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Illinois House Approves Comprehensive Pension Reform Plan After Years Of Talks

The Illinois Capitol building in Springfield, Ill. (via Flickr/jglazer75)
(via Flickr/jglazer75)
The Illinois Capitol building in Springfield, Ill. (via Flickr/jglazer75)

Updated 5:39 p.m. with reporting from Brian Mackey.

The Illinois House approved a massive overhaul of state-employee pension systems on Thursday. It's a development that's been more than a year in the making.

Earlier this year, there was a pension measure that had just a single "yes" vote. That makes what happened with this latest proposal significant.

Today's measure received 62 "yes" votes, 51 "no" votes and two voting present. Having received the constitutional majority, it passed.

The measure has parts of ideas that have been floating around for a while: state employees, teachers and university workers under age 45 will have to work more years before they're eligible to retire. And the guaranteed 3 percent annual cost-of-living increases for pensioners would be scaled way back.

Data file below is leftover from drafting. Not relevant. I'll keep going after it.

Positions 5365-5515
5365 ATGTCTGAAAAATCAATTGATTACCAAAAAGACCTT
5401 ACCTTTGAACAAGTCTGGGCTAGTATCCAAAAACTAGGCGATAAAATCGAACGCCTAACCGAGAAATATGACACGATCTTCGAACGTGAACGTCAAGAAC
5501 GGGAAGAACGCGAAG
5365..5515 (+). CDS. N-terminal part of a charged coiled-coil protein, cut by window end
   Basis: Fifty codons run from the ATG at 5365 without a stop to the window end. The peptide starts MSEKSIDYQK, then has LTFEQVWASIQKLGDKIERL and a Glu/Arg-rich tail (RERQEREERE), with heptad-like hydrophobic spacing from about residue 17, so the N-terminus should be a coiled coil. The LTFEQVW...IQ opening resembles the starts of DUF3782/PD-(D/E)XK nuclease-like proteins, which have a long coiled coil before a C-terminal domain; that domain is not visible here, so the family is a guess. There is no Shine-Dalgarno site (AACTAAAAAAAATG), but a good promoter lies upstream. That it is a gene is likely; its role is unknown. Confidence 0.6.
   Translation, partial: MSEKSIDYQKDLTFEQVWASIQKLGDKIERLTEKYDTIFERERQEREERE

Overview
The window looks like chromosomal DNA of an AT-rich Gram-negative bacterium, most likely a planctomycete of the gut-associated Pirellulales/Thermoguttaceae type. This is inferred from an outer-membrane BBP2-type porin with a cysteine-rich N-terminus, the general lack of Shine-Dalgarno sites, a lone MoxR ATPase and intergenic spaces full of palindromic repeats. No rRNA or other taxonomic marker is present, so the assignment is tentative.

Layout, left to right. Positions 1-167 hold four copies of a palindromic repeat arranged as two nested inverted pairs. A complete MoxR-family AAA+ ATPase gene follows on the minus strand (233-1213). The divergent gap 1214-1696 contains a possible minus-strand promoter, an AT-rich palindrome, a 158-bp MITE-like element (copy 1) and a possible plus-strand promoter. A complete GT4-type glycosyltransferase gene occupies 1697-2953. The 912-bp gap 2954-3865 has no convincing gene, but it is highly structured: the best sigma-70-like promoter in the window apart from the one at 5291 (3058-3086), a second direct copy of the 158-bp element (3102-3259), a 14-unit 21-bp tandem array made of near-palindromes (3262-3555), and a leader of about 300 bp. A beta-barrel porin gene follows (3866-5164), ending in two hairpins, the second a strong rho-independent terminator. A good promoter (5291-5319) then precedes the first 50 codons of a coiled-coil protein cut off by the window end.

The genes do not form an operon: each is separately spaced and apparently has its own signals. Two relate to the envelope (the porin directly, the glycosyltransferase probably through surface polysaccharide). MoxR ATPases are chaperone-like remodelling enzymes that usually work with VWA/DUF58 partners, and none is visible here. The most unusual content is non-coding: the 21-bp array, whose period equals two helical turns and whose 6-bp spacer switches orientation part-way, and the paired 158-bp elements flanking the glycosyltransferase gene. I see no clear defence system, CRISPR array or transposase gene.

Labor unions are objecting, but House Republican Leader Tom Cross argues that a smaller pension is better than no pension.

"You may not like it, but it provides certainty that you will have a pension and you will know what that pension is," Cross said.

It remains to be seen whether the Senate will take up this plan. It has passed significantly different pension overhauls, and the Democratic Senate president has long held that the approach taken by the House would be thrown out by the courts.

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